William Wyld. 1806 – 1889. Kersal Moor.1852.

Manchester_from_Kersal_Moor_William_Wylde_(1857)

William Wyld came from a wealthy background, his father was a merchant, it was hoped by his family that William would follow in his father’s footsteps, but William found an interest in drawing, an interest shared by an uncle of his on whose death enabled William to use his drawing equipment. William’s father died when William was twenty, he did not become a merchant but a secretary to the British Consulate in Calais, France, then he served Lord Granville and made friends with the water colour painter Francois Louis Thomas Francia and became one of his students. Wyld’s fortunes changed again when his protector Canning died, Wyld became a champagne exporter from Epernay to England between the years 1827 to 1833. William Wyld made many friends during his lifetime and travelled a great deal in France, Italy, Algiers and Egypt. He set out for Algiers with his friend Baron de Vialar in order to paint and draw there, they settled there for six months, soon  after that he met an old friend, Vernet and together they went to Rome where they also stayed six months. Wyld was soon on the move again, he continued on foot to tour  Italy with another friend. Finally he set up  a studio in Paris and was commissioned to paint oriental scenes and Venetian landscapes, his painting ‘Venice at Sunrise’ was exhibited in Paris in 1839 to great acclaim. He spent more time in Algeria and Egypt. In 1845 he lived in Brittany until the 1848 Revolution, an unsuccessful uprising by  workers in Paris over their working conditions. He returned to England and became a member of the New Society of Painters in Water Colours. Queen Victoria commissioned him to paint scenes of Liverpool and Manchester to celebrate her visits there.

A member of the Middle Way Society, Richard Flanagan, chose this painting for discussion by Wyld,  called A View of Manchester from Kersal Moor, painted in 1852, thank you Rich. In this single work, a water colour, we see two different views, one rural and the other a cityscape. Richard comments  on the extremes  ‘it is easy to view them as being wholly opposed but what must arise from the two is a middle way, of course this a Middle Way that we are still, desperately trying to find.’ A small group of people sit on a hillside overlooking a large bowl-shaped area in the middle distance, a few animals graze nearby, stretched across the horizon is a row of chimneys belching out smoke. What is the significance, if any, of the small group of people compared with the vast expanse of space before them?  Richard wonders what they are thinking and doing, maybe they are out for a short break from working in a mill, although it would have been a long walk for them to reach the moor or, are they agricultural workers thinking that their lot may be better by leaving the country side in order to earn more money in a factory. We are left to guess.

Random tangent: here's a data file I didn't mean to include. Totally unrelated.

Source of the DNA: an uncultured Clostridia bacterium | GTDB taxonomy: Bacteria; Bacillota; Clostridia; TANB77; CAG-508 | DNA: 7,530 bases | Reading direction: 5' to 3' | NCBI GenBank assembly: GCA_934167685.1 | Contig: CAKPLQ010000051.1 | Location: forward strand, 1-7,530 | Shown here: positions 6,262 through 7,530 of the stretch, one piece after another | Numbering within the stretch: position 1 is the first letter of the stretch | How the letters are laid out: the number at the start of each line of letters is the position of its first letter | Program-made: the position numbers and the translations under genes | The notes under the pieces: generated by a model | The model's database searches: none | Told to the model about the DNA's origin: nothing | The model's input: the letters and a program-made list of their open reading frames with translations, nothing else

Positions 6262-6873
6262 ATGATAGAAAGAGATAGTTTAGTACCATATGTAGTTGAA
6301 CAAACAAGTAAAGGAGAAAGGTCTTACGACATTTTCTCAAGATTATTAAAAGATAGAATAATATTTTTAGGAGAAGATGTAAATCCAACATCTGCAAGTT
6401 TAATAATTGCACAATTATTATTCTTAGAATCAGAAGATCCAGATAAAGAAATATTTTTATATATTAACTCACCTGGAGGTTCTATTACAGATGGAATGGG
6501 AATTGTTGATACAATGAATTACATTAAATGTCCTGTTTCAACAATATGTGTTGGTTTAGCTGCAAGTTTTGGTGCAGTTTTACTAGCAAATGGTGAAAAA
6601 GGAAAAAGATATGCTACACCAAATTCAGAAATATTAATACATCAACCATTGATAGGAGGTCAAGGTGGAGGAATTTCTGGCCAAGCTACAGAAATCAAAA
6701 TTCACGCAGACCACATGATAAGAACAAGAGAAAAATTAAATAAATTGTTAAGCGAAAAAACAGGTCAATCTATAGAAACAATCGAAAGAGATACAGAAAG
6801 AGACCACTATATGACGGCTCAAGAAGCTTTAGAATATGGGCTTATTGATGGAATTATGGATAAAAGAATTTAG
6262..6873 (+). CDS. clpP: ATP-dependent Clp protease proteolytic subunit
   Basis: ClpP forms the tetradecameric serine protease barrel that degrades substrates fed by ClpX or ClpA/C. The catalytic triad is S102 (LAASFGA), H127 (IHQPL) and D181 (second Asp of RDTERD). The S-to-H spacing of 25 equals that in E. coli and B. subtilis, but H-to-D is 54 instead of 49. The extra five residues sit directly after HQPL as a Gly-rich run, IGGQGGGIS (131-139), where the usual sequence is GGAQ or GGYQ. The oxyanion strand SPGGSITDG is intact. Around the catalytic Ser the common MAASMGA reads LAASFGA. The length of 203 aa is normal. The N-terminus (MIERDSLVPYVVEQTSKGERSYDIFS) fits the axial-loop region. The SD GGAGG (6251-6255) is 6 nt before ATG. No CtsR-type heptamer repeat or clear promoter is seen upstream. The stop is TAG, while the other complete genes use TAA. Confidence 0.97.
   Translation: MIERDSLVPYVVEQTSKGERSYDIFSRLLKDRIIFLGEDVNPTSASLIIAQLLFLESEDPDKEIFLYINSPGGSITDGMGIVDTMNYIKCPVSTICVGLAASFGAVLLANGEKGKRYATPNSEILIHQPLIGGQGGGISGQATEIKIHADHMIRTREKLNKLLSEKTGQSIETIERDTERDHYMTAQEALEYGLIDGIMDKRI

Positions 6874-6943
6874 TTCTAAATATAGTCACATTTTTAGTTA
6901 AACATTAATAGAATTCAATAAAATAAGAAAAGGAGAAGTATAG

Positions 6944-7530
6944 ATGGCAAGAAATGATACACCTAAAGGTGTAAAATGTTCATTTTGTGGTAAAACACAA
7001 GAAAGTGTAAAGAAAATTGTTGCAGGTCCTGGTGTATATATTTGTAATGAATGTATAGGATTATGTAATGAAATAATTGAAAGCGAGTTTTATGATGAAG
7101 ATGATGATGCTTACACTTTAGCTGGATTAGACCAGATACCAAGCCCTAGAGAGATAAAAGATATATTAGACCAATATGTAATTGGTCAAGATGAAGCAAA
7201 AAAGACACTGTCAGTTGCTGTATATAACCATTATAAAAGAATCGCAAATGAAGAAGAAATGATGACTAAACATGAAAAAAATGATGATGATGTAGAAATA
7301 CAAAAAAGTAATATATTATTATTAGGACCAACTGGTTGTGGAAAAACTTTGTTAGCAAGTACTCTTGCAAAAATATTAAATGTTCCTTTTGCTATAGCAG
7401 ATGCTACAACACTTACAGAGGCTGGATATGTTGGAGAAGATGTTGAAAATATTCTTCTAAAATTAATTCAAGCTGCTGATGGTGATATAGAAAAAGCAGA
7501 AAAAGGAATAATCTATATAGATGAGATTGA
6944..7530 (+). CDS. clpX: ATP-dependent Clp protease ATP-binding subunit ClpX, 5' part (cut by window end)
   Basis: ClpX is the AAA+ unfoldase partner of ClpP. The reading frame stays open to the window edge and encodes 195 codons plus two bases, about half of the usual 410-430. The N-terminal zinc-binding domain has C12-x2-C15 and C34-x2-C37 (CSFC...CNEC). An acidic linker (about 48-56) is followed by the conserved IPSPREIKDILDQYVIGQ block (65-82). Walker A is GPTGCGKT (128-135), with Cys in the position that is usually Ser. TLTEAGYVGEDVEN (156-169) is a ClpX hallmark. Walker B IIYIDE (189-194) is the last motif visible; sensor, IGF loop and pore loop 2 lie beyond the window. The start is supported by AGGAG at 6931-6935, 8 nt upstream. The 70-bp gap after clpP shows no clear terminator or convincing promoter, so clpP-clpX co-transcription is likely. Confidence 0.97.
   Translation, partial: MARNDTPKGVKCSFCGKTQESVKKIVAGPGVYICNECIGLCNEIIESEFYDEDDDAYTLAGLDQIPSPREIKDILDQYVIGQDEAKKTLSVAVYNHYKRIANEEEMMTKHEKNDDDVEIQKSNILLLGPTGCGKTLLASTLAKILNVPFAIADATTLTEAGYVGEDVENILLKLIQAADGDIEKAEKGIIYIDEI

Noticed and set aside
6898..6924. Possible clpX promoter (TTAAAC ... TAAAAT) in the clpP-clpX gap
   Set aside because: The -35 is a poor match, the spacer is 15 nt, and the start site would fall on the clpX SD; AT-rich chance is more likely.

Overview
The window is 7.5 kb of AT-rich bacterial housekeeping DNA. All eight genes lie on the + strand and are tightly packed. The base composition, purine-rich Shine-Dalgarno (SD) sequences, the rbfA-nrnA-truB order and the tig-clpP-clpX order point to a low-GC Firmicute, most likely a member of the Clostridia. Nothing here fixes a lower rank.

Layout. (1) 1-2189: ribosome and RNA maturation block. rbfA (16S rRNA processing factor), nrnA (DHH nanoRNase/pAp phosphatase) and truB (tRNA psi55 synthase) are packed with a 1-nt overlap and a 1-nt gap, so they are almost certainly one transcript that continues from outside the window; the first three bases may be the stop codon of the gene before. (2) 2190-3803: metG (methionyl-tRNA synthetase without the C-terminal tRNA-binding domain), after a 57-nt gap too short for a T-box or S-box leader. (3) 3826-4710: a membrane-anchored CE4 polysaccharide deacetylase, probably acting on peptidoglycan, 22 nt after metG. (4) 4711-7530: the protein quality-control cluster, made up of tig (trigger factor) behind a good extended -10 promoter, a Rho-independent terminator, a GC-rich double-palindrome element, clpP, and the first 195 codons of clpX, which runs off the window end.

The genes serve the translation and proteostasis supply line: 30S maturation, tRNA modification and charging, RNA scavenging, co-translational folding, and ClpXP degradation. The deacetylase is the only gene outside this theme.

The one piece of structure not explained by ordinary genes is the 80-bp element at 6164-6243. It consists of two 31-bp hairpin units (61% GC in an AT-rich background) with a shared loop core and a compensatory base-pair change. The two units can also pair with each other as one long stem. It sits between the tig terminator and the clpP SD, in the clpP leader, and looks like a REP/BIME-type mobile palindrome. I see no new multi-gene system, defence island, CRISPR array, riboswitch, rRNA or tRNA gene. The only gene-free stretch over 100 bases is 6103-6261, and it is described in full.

Wyld had managed not to paint an idealised view, he was probably well aware after his many journeys across Europe that all was not perfect in the country side. Other Victorian painters such as Myles Birket Foster painted work full of clichés, with skies being always blue, people and animals well fed and the worker’s homes idealised as comfortable thatched cottages, far from the truth more often than not. These works sold well, perhaps to city dwellers who had never lived a rural existence or maybe it was a longing for the past. Ian Hislop in his television series ‘Olden Days’ said that such unrealistic paintings were ‘a green balm for weary souls… a meditation on things past.’ Many of us escape to the country to live or we go for there for holidays, I went to live in rural north Devon for much needed peace and quiet for many years.